Tuesday, October 9, 2007
Residents Speak: DJ Nexeus Fatale
If one thing has been made clear over the four years since Second Life launched, it's that residents like music. And they like music at events.
That means, of course, that while it's possible to pipe in Internet radio or some other canned type of music, there's something a lot more compelling and personal about having a DJ to spin tunes at clubs, parties or other events.
And if you're the DJ, and you have a regular series of gigs and people you spin for, you can make a decent amount of money, all without needing some of the technical skills--PhotoShop, 3D modeling, etc.--that are required in many of the other Second Life businesses.
Of course, however, DJing has its own set of required skills and techniques, and so for the corresponding section in my book, The Entrepreneur's Guide to Second Life--which arrives in the warehouse on Oct. 22, just 13 days from now--I turned to one of the most prolific DJs there are, Nexeus Fatale, for expert advice.
Nexeus, as you might imagine, was full of great suggestions and ideas. And here, I thought I'd cover one of them, and discuss it a little bit:
"Interact with the crowd at your events. Every DJ should make their listeners feel as if they are paying attention and interacting with them. This means talking inbetween every song or every two songs (not talking OVER songs)."
If you think about it, this is great advice. It kind of goes to the core of what makes Second Life such an interesting and interactive environment: The idea that the content that is entertaining you doesn't have to be static; It can be a person spinning tunes interacting with and responding to cues from the audience.
Think about it for a second. Imagine you go out to a club in the real world and dance the evening away. Think about how much fun it is to lock eyes with the DJ, letting him or her know how much you enjoy the song they're playing. Or maybe that you don't. There's a feedback loop going on there, made up of watching the DJ bobbing his or her head while playing the tunes, responding to requests and basically being an active participant in the audience's experience.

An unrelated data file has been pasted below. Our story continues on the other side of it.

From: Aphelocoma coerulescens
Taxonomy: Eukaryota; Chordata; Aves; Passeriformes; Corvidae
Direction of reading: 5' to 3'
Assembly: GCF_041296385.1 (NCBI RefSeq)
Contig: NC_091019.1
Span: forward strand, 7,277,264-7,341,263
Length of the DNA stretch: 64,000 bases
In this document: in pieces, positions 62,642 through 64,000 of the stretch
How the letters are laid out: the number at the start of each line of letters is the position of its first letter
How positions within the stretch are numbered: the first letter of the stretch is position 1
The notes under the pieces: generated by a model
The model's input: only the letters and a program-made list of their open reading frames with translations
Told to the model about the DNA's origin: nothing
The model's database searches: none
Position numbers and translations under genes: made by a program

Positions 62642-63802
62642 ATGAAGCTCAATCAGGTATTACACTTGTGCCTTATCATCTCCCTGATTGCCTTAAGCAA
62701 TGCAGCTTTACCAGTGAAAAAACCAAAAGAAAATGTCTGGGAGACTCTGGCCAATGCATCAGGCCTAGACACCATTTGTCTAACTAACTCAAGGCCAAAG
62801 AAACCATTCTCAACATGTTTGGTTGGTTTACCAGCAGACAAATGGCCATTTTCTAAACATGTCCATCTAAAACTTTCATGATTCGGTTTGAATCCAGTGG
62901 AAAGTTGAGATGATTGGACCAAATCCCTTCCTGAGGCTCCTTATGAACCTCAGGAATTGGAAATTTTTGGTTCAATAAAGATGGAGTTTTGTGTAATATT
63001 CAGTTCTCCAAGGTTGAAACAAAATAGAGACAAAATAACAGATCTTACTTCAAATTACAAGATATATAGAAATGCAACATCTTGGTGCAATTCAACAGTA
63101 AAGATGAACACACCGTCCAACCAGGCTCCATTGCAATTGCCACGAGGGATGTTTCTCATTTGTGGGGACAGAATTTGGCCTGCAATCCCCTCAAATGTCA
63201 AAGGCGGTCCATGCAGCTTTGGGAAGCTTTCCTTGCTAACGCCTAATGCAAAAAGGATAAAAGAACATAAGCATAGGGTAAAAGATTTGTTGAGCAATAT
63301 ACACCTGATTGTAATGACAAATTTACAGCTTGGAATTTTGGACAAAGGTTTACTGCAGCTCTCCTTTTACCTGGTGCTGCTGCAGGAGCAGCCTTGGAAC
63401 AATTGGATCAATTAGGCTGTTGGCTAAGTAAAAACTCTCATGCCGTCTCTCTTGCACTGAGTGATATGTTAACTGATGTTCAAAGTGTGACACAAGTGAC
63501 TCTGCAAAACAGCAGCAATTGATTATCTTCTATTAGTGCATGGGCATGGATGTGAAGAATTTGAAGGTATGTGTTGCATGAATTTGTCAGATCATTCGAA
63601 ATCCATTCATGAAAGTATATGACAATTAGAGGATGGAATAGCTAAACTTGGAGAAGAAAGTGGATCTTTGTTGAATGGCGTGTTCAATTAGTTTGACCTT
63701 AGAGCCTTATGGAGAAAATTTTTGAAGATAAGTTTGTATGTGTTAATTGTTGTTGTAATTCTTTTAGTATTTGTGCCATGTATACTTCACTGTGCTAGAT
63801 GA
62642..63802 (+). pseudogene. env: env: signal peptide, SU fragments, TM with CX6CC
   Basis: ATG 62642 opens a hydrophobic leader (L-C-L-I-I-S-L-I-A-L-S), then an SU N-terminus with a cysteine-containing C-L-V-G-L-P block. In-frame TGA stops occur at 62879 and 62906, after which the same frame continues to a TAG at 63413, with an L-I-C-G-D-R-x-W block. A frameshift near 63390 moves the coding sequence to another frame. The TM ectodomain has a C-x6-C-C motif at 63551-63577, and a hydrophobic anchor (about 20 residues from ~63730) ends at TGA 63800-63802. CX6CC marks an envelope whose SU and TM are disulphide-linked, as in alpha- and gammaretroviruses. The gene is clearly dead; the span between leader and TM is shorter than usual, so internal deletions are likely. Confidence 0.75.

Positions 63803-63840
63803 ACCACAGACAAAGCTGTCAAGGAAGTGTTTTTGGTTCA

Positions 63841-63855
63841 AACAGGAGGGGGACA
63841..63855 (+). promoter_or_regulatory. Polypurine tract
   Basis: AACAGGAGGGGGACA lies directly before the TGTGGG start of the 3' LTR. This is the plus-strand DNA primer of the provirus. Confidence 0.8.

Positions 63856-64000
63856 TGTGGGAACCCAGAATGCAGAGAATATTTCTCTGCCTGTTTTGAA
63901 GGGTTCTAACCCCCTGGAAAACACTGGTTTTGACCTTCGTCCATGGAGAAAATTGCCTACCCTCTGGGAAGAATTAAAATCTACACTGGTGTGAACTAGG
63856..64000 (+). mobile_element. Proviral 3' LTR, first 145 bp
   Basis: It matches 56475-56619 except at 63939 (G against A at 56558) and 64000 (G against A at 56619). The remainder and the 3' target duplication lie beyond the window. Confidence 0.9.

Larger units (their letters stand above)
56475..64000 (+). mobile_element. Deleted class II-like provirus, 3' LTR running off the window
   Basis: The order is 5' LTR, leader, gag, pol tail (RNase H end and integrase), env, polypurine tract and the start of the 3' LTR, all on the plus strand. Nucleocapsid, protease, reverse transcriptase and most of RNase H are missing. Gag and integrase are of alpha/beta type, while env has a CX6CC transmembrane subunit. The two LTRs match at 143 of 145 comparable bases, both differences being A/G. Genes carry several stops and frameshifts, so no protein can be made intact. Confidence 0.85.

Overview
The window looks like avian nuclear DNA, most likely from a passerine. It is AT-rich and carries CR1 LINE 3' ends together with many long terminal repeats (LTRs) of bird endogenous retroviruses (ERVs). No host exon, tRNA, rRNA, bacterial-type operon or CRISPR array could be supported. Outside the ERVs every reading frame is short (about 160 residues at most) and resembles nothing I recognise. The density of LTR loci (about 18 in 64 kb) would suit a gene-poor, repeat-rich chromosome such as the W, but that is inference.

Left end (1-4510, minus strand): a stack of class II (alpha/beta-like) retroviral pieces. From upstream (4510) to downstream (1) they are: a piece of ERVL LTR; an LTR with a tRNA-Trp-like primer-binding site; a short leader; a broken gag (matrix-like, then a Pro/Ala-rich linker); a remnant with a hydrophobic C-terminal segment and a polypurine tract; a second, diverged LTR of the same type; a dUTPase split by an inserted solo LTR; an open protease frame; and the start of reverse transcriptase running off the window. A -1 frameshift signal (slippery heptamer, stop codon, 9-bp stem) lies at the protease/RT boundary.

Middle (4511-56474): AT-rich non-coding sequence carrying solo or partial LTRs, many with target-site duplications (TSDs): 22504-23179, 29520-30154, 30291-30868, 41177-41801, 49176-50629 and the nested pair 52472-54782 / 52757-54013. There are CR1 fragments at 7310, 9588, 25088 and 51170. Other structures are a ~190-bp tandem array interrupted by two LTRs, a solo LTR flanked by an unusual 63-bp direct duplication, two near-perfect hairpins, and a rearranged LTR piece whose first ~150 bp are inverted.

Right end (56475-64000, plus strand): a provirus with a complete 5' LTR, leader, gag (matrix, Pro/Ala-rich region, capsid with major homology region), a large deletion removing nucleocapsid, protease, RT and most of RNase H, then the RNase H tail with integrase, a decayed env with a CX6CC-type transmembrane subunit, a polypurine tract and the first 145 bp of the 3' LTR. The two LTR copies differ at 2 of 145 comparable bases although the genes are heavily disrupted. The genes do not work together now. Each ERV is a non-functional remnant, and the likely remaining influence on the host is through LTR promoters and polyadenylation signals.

The same holds in Second Life. If you're at an event and the DJ is just silently spinning tracks and not talking, not answering questions, he or she might as well be an Internet radio station. But on the other hand, if the DJ is talking, commenting on how some avatar is dancing or what someone is wearing, it makes it feel so much more dynamic and exciting. It makes it feel two-way, and makes it more likely that you're going to stay and continue dancing.
And the more the DJ can keep up that kind of interaction, the better. As long as it doesn't interfere with the music. That's why Nexeus added the caveat, "...this means talking in between every song or every two songs (not talking OVER songs)."
If this is something you can master as a DJ, if you have a good and wide taste in music, if you can commit to regular gigs and if you are responsible, you can make good money as a DJ. But success starts with mastering the little things, like how to get your audience on your side and feeling like you're as much a part of their experience as they are.